Stephen Irwin on The First Step

Today’s guest blog is from Stephen M Irwin, novelist and filmmaker whose short films have won awards around the world.  He has written and directed TV documentaries and his first novel, The Dead Path, which has been published in many countries, was named Top Horror Title in the 2011 RUSA Reading List.  His second novel, The Broken Ones, was released in Australia to excellent reviews in August this year.  Stephen works as a story consultant for Australian producers, and has a long creative association with beyondblue: the nation depression initiative.
My daughter is about to take her first steps.  She turned one in August, and over the last week or so has gained the confidence and ability to stand for up to a minute unaided.  She still needs an adult’s fingers to lean on as she walks, but we know it is only a matter of days before she starts walking by herself.  And we know, too, that she will only be able to take a few steps at a time before she will fall, again and again, as she learns a skill that will carry her across rooms and paddocks, city squares and sandy beaches, frozen lakes and airport terminals – rocket terminals, maybe.
            As I walk behind her, bent over, her fingers gripping mine, I’m reminded acutely of the description that “walking is controlled falling”.  Perhaps it was on one of the wonderful Lord Robert Winston’s documentaries that I first heard this (it doesn’t matter).  Watching Poppy lean and shuffle and delight in self-mobilisation, I am struck by the similarities between walking and storytelling.  Or running and storytelling (again, it doesn’t matter).  When one first begins writing stories, the first paragraphs – those first steps –  feel perilously unsteady and untrustworthy, and often with good reason.  But with practice and not a few falls the steps grow more confident, and self-mobilisation becomes a possibility.  Journeys become a possibility: storytelling become something achievable, if you can just place one paragraph steadily after the next. 
            But bless the falls, and bless the perils. 
            As a person relatively new to novel writing, I must remind myself not to forget them, because good stories are not safe journeys.  Be they short story sprints, or novel-length marathons, or trilogy treks, they should never be secure and uneventful; quite the opposite: every step must be fraught with the danger of a fall.  And indeed those falls must come, and if the author’s job is done well, the reader will go down the avalanche with the characters, willingly and delightedly.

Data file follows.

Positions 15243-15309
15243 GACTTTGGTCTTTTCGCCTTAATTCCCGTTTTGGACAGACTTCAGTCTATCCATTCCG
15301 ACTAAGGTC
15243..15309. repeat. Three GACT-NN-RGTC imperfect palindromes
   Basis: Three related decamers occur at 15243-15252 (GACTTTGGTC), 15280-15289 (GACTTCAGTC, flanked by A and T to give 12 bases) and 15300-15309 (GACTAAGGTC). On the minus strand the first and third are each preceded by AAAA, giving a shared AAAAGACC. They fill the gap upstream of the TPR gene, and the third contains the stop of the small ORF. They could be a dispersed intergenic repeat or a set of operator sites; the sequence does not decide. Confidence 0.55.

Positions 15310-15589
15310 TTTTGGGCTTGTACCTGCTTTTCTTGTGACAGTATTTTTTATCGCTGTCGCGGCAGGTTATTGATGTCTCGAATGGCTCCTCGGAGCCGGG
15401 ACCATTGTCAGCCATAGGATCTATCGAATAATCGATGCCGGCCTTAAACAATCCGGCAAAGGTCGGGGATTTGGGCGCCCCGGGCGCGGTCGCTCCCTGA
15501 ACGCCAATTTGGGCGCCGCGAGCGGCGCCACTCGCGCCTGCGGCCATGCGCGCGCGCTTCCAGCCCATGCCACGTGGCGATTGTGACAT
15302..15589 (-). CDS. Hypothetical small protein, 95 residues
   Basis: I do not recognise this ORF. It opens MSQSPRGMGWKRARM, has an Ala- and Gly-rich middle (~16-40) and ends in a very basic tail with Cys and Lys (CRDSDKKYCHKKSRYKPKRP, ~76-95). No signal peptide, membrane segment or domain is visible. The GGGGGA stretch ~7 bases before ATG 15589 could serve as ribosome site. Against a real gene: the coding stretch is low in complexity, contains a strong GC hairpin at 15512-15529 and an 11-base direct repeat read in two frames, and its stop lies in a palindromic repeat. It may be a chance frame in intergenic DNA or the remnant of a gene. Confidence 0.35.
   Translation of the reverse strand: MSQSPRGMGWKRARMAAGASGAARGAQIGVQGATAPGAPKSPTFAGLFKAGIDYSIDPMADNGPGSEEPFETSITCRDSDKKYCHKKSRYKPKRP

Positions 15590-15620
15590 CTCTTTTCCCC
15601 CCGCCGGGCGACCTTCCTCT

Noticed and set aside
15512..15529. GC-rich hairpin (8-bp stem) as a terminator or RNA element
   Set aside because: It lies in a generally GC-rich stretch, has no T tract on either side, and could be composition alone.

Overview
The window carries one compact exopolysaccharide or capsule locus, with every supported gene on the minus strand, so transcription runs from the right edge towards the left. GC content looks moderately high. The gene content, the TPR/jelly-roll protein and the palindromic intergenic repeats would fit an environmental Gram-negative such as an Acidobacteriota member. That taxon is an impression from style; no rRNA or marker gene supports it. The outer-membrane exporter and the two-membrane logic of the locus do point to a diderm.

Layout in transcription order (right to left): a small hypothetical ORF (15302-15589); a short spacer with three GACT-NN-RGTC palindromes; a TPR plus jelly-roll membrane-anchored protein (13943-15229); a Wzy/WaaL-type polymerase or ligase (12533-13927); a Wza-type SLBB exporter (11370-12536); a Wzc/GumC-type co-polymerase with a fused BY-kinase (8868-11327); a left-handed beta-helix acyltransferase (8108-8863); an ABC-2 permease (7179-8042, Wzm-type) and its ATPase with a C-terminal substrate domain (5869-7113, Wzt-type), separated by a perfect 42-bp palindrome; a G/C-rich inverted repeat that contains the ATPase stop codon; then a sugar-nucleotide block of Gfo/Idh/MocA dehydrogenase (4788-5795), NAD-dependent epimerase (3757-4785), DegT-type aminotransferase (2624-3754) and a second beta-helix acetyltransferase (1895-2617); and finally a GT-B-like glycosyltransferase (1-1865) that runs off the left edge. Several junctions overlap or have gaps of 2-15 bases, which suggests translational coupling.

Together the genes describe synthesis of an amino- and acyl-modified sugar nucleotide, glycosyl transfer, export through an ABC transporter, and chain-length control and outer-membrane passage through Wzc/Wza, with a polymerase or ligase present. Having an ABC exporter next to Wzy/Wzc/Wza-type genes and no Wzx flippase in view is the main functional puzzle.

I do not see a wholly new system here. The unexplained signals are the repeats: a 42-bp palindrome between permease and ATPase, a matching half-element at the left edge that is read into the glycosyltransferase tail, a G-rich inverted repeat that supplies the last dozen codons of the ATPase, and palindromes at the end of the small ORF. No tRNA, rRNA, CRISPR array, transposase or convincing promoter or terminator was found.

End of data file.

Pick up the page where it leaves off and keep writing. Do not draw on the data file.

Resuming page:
Here is the rub for the storyteller.  She or he must write in such a way that the readers feel in such safe hands they are prepared to go anywhere; the paragraphs and component sentences must be easy to read and solid.  Yet, those very paragraphs and sentences must be ready to betray their subject and the reader, to slide away unexpectedly.  For why else do we read, but to be surprised?  Is there any better reason not to read than to be presented with fresh text and yet know exactly what will happen next?  The storyteller must both know the route and keep it hidden.  The storyteller must be the hands the readers hold, allowing the readers to feel they’re in control while actually guiding them on a surprising path into new places, bright and dark.  Every step must be controlled, yet every step must hold the promise a fall.
            Pacing, of course, is a skill that improves with practise.  The author learns not to place the dramatic moments (the missteps, stumbles and tumbles) too closely together, or to space them too widely, lest the reader become exhausted or (worse) bored. 
            Ultimately, a destination will be reached – the ending.  It may be utterly unexpected by the reader, and that will delight.  It may be anticipated, but if so will hopefully be greeted with a glowing thought: ‘I suspected that might happen’. But if the journey itself has been carefully sown with enough uncertainty, even an ending the reader predicted won’t feel so, and so will satisfy.   The ending is important, but the journey is everything.
            It starts with a treacherous, rock-solid step.
  
Thanks, Steve. Steve’s website is www.stephenmirwin.com


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